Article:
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-   Canon XL H Series HDV Camcorders (https://www.dvinfo.net/forum/canon-xl-h-series-hdv-camcorders/)
-   -   A few questions for the experts (https://www.dvinfo.net/forum/canon-xl-h-series-hdv-camcorders/79757-few-questions-experts.html)

Floris van Eck November 16th, 2006 02:56 AM

A few questions for the experts
I received my Canon XL-H1 last saturday and have been playing around with it ever since. Coming from analog/digital photography, there are some things that I would like to see clarified. And I am sure the knowledge is available here.

1. I am a great fan of light meters. In my photography days, I was using a spot meter to allow for accurate readings of the whole dynamic range. Is this workable with digital video? I am looking for a good lightmeter but I am not sure if I can better opt for a multi-functional or a spotmeter. Maybe for video, a spotmeter is not very pratical which I would like to find out. Also, if you have a recommendation for a nice meter please let me know.

2. I also would like to buy a good videolight. However, the Canon light does not really appeal to me. I am sure there are better options. So again, if you can recommend a particular light fill me in.

3. Are you using a UV filter? I have read so many times that it is the best way to protect your lens. But will a filter really degrade image quality or are the high-end filters up to the task of high-definition video?

4. I am also considering a matte box. Which brand can you recommend and what is the price of the filters it takes?

5. I am really interested to learn more about the dynamic range of High-Definition video. I found this information on Wikipedia, is this accurate for HDV? Is there an article/resource I should read?



Film has about 11 stops. And a contrast ratio of 2048:1 or about 2000:1. Film is currently the highest amount of Dynamic Range in motion picture. It is over ten times the amount of even the highest quality and clarity of video.


Video has about 5.5 stops. Or a contrast ratio of about 45:1. Video is pretty limited because it only has 145 million variations of different brightness level.
As always, I thank everyone for their feedback!

Johan Forssblad November 16th, 2006 04:05 AM

Hi Floris,
Excuse me but are you not too lazy now? Most of the information you request are already answered in different threads. Without searching I know there are many opinions at dvinfo about at least your number 2, 3, and 4.
I also think it is much better to keep such different questions separated in their designated areas. For instance, many have already bought video lights. There are tons of information in the "Photon Management" forum. Light is nothing special for an XL H1. You don't need a Canon lamp on your Canon cam.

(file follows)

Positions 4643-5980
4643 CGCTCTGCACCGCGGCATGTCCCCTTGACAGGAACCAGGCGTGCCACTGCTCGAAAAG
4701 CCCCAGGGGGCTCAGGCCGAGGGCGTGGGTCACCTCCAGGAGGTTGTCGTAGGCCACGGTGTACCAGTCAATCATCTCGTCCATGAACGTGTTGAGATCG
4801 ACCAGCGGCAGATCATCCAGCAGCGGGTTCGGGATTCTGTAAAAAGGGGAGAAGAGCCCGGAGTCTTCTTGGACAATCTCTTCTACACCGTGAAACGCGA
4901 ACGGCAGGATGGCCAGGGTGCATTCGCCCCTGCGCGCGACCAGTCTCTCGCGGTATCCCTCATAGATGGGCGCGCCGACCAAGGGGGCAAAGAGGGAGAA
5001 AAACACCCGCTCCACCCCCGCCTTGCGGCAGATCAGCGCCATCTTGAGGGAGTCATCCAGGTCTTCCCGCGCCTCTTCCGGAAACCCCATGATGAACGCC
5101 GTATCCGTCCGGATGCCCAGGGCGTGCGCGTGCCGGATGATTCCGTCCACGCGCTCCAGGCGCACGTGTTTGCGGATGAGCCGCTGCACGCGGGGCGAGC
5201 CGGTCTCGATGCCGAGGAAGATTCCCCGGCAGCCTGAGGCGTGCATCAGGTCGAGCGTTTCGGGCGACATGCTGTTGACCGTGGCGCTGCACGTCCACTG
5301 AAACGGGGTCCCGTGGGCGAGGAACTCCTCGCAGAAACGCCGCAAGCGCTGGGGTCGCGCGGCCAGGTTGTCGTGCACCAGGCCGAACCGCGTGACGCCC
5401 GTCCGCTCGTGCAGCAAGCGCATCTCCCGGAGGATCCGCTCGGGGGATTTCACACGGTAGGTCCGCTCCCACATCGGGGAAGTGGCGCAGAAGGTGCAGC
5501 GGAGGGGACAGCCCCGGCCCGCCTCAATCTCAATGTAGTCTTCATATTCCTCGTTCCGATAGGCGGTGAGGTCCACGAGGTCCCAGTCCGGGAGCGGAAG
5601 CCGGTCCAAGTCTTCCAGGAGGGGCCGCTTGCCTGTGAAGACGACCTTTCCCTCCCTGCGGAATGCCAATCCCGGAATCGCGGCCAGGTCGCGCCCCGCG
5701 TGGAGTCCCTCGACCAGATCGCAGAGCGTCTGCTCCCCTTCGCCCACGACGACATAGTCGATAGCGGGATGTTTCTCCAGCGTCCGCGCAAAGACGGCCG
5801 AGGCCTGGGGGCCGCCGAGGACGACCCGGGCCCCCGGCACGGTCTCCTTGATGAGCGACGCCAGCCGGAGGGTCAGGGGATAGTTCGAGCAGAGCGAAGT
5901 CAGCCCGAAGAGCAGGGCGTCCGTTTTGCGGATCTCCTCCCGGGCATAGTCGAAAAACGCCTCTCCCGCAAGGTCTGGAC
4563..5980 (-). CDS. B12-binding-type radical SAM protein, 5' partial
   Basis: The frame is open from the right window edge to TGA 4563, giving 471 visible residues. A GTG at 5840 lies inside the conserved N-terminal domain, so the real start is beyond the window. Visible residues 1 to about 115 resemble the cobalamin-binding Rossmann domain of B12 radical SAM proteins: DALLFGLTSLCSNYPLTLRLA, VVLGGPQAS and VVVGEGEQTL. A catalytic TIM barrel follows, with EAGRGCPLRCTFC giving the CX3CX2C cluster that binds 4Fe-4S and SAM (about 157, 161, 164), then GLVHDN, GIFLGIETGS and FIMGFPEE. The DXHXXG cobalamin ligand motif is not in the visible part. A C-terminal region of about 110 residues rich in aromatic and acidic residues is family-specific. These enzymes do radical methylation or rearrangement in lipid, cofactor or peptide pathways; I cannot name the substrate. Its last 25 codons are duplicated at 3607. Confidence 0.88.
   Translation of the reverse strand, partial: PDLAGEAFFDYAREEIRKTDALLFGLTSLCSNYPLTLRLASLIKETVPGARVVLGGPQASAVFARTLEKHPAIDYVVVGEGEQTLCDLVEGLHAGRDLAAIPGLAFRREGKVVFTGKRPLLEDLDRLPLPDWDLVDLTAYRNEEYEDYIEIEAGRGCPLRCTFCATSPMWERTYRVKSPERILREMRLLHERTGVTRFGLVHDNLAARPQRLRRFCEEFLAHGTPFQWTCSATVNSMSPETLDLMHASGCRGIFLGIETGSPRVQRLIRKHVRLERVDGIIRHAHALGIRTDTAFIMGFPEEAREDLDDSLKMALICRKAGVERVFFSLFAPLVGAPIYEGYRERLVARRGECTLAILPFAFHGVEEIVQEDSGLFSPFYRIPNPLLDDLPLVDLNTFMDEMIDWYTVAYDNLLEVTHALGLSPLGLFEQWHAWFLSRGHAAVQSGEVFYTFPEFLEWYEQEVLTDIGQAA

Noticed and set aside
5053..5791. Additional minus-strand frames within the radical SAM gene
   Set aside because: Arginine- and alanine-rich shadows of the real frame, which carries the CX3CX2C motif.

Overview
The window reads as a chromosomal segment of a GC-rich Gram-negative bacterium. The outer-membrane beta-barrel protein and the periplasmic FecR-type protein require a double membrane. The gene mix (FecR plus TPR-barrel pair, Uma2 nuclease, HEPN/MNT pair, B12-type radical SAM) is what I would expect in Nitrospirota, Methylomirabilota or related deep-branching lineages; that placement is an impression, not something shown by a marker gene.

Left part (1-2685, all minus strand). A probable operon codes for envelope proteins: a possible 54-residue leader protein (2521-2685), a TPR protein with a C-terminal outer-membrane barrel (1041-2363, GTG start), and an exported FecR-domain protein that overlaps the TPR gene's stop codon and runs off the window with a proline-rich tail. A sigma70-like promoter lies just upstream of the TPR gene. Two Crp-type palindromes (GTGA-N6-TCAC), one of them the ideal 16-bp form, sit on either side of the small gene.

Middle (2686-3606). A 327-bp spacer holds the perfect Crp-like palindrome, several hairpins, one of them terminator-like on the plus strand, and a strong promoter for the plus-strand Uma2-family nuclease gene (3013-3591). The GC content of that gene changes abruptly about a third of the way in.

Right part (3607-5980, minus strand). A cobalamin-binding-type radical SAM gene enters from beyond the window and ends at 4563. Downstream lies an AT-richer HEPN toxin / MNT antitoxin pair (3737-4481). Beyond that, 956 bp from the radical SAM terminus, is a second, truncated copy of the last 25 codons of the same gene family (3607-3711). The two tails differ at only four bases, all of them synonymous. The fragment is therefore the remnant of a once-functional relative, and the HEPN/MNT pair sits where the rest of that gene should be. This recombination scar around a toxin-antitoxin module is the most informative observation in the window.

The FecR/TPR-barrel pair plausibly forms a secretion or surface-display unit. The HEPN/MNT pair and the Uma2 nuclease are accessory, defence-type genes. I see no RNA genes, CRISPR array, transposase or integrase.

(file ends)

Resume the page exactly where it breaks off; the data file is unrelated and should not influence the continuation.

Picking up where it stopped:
If you havn't found usuable information already, use the "Search" button.
BTW, welcome to Sweden next year! /Johan

Floris van Eck November 16th, 2006 04:28 AM

Hi Johan, it is not that I am lazy but I could not find exactly what I was looking for. I changed my search terms a bit and narrowed it down and now I did find some of the information. Anyway, thanks for your feedback.

Bruce S. Yarock November 17th, 2006 09:39 AM

I use an on cam light, mainly for weddings and interviews in low light situations. About a year ago I bought the Frezzi 50 watt mini fill with dimmer and softbox. I used it quite often on my xl2. It's a fantastic rig. you can use just the amount of light needed, and you can change the diffusion in the soft box, or use gells when needed.
It's not cheap, but it really does the job.
I hope you're having fun wiyh your new H1...I'm really enjoying mine.
Bruce S. Yarock

Jon Bickford November 18th, 2006 09:29 PM

I use a litepanels mini flood ran off of a couple of extra camera batteries. I have worked many 12 hour days with it on almost the entire time without ever running out the batteries. It is also EXTREMELY useful for narrative shoots when you need a quick fill or a light hidden in the shot, fantastic for car interiors as well.

i don't like to use a UV filter unless it is a high risk environment, such as a windy day at the beach or a drunk crowd. I shoot into the sun a lot for a nice back light on my subject, light will bounce back and forth between the front of the lens and the back of a filter and give awful problems. also yeah, there has to be a degredation in image quality. leaving the lens hood on is good enough protection for most circumstances, the glass on all of my lenses is very clean.

every digital camera has a different dynamic range because they use different chips and processing and compression etc. in terms of picture quality this is probably the XL-H1's worst problem, it really doesn't have enough for a lot of situations i've found myself in.not much of a problem for narrative work in a relatively controlled environment but kinda rough for run and gun stuff sometimes. I was watching an XDcam HD demo the other day and i was blown away by the cameras lattitude, among the best digital cameras i've seen.

as for a light meter, they're not s useful in this class of camera because you never know what ISO rating you are really shooting at. you can however use one for finding out if you have too much lattitude but a monitor is really more useful.

Floris van Eck November 21st, 2006 09:42 AM

How long can you use the Litepanel with a battery (and which batteries does it use?). I heard that they are pretty popular at this moment.

Jon Bickford November 21st, 2006 06:35 PM

you can get them with an adapter plate for whatever brand camera you have, so in your case they'd use Canon batteries, I run the things all day long on a couple of XL batteries and have never worn them out, i've even pulled one off after about 10 hours on set and used it to run the camera for the rest of the day, incredibly efficient.

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